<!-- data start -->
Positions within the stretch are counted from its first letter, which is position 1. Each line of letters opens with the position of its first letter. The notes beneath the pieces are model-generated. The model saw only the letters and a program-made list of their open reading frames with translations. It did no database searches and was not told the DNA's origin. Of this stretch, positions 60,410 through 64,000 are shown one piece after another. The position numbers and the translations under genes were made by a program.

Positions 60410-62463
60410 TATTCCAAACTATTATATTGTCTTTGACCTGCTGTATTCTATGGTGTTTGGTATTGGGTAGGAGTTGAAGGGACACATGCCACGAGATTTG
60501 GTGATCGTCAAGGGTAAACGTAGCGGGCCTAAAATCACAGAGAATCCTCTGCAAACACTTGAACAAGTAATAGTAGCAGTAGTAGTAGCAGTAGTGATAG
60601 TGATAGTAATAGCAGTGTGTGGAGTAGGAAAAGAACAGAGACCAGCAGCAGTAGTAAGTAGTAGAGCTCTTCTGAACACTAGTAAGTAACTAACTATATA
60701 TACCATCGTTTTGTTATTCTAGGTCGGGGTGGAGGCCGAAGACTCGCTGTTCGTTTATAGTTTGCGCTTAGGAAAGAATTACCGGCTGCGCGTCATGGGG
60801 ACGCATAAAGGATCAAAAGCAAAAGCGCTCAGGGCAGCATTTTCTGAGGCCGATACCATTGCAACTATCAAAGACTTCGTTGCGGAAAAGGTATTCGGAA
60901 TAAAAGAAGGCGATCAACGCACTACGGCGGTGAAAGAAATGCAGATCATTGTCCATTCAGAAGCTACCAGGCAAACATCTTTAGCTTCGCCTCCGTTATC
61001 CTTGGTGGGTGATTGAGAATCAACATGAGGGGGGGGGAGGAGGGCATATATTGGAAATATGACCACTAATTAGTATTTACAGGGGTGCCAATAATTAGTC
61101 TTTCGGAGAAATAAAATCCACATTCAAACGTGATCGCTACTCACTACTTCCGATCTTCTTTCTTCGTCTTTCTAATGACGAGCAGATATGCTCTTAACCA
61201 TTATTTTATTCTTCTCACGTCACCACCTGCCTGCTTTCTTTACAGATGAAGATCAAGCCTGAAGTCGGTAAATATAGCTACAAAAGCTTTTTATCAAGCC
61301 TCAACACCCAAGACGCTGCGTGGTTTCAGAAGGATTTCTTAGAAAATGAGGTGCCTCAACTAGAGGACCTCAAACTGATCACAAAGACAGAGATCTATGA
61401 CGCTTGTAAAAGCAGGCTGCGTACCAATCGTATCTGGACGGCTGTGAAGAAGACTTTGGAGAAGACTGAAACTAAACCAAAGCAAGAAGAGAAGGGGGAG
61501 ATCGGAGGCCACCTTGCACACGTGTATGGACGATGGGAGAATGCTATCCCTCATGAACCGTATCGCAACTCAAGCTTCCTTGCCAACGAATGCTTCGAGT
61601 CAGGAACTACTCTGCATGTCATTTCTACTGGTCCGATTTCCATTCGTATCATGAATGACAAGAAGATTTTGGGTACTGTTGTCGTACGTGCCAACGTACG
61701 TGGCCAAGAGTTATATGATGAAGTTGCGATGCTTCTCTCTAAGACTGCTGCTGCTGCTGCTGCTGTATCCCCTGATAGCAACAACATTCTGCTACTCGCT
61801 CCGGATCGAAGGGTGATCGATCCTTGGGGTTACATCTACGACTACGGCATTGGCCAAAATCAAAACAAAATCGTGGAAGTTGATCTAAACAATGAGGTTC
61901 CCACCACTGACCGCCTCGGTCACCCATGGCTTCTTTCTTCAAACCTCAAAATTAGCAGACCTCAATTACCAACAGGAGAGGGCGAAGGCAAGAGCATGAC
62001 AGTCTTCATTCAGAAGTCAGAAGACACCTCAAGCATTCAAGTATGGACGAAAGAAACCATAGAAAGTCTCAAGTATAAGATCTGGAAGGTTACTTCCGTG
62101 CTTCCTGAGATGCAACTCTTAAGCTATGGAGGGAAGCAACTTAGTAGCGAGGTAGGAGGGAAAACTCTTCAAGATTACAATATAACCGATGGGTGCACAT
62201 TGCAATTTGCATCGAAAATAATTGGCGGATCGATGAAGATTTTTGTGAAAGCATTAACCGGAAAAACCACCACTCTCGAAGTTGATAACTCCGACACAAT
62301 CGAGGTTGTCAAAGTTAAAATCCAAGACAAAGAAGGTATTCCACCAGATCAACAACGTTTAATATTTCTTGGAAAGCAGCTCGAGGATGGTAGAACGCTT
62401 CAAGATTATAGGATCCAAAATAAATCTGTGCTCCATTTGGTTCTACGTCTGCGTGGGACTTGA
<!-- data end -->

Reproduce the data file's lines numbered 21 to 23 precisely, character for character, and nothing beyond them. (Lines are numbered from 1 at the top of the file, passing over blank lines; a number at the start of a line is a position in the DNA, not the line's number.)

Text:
62201 TGCAATTTGCATCGAAAATAATTGGCGGATCGATGAAGATTTTTGTGAAAGCATTAACCGGAAAAACCACCACTCTCGAAGTTGATAACTCCGACACAAT
62301 CGAGGTTGTCAAAGTTAAAATCCAAGACAAAGAAGGTATTCCACCAGATCAACAACGTTTAATATTTCTTGGAAAGCAGCTCGAGGATGGTAGAACGCTT
62401 CAAGATTATAGGATCCAAAATAAATCTGTGCTCCATTTGGTTCTACGTCTGCGTGGGACTTGA